A woman with quadriplegia was able to manipulate a robot hand into four positions using just her thoughts to successfully pick up big and small boxes, a ball, an oddly shaped rock, and fat and skinny tubes.
The findings describe, for the first time, 10-degree brain control of a prosthetic device, in which the woman was able to maneuver the hand into four positions: fingers spread, scoop, pinch, and thumbs up.
The achievement, described in the Journal of Neural Engineering, is a further demonstration of how brain-computer interface technology has the potential to improve the function and quality of life of those unable to use their own arms.
“Our project has shown that we can interpret signals from neurons with a simple computer algorithm to generate sophisticated, fluid movements that allow the user to interact with the environment,” says senior investigator Jennifer Collinger, assistant professor of physical medicine and rehabilitation (PM&R) at University of Pittsburgh School of Medicine.
In February 2012, small electrode grids with 96 tiny contact points each were surgically implanted in the regions of trial participant Jan Scheuermann’s brain that would normally control her right arm and hand movement.
Each electrode point picked up signals from an individual neuron, which were then relayed to a computer to identify the firing patterns associated with particular observed or imagined movements, such as raising or lowering the arm, or turning the wrist.
That “mind-reading” was used to direct the movements of a prosthetic arm developed by Johns Hopkins Applied Physics Laboratory.
Within a week of the surgery, Scheuermann could reach in and out, left and right, and up and down with the arm to achieve 3D control, and before three months had passed, she also could flex the wrist back and forth, move it from side to side, and rotate it clockwise and counter-clockwise, as well as grip objects, adding up to 7D control. Those findings were published in The Lancet.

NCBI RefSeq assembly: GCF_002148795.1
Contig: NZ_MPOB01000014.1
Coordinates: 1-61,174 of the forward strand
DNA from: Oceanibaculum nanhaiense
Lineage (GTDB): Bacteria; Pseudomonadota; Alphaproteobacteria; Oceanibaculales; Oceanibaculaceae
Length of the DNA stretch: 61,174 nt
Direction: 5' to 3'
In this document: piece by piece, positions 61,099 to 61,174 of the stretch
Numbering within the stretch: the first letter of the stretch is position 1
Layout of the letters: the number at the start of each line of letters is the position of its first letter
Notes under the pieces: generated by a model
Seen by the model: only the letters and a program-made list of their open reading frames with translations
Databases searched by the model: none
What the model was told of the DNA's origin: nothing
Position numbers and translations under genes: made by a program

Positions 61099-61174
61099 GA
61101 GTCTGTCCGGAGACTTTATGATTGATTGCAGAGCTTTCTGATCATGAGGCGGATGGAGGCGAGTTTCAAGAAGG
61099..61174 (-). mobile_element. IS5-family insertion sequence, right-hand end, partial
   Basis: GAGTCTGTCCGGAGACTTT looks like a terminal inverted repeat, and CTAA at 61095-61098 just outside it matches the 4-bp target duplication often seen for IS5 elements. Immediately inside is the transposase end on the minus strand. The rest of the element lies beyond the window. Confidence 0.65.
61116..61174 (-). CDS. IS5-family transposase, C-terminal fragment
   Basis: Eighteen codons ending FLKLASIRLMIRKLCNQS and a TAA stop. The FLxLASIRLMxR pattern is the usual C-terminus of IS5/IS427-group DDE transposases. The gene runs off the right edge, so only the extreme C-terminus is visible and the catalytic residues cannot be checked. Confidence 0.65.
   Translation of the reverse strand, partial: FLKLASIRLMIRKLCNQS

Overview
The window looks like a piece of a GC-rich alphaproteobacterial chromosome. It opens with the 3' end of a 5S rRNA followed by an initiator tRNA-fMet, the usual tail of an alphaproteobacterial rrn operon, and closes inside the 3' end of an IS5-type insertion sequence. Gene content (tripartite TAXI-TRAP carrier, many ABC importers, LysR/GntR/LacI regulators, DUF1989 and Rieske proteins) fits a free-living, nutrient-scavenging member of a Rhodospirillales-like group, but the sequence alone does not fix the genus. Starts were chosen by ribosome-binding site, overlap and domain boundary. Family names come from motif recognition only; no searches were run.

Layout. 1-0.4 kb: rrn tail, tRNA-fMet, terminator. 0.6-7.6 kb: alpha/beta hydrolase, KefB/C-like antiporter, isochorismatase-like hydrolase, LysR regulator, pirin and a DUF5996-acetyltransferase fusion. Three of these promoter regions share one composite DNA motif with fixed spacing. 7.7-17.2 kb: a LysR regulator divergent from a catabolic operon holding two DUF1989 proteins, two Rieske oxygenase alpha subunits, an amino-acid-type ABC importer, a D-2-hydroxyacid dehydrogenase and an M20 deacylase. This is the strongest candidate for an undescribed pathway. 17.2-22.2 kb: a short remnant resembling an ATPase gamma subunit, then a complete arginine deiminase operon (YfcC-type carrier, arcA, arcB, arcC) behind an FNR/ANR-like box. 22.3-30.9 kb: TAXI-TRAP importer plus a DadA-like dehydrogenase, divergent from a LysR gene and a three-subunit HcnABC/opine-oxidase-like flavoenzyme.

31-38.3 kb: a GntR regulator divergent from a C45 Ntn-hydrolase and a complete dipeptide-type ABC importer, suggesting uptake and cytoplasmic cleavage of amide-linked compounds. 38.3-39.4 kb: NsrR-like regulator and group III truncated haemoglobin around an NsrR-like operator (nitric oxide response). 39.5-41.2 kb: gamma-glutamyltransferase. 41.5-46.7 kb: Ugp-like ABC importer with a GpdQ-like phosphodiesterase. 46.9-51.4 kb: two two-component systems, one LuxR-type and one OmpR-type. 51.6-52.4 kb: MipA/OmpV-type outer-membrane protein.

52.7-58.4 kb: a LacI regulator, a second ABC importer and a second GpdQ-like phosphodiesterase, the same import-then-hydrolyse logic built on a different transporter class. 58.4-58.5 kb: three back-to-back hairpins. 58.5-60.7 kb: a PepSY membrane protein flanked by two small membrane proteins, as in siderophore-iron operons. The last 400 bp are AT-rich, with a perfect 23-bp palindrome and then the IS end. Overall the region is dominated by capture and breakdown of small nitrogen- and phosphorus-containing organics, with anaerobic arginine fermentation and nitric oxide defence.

“In the next part of the study, described in this new paper, Jan mastered 10D control, allowing her to move the robot hand into different positions while also controlling the arm and wrist,” says Michael Boninger, professor and chair of PM&R and director of the UPMC Rehabilitation Institute.
To bring the total of arm and hand movements to 10, the simple pincer grip was replaced by four hand shapes: finger abduction, in which the fingers are spread out; scoop, in which the last fingers curl in; thumb opposition, in which the thumb moves outward from the palm; and a pinch of the thumb, index, and middle fingers.
As before, Scheuermann watched animations of and imagined the movements while the team recorded the signals her brain was sending in a process called calibration. Then, they used what they had learned to read her thoughts so she could move the hand into the various positions.
“Jan used the robot arm to grasp more easily when objects had been displayed during the preceding calibration, which was interesting,” says co-investigator Andrew Schwartz, a professor of neurobiology. “Overall, our results indicate that highly coordinated, natural movement can be restored to people whose arms and hands are paralyzed.”
After surgery in October to remove the electrode arrays, Scheuermann concluded her participation in the study.
The Defense Advanced Research Projects Agency, the Department of Veterans Affairs, and the UPMC Rehabilitation Institute funded the project.
Source: University of Pittsburgh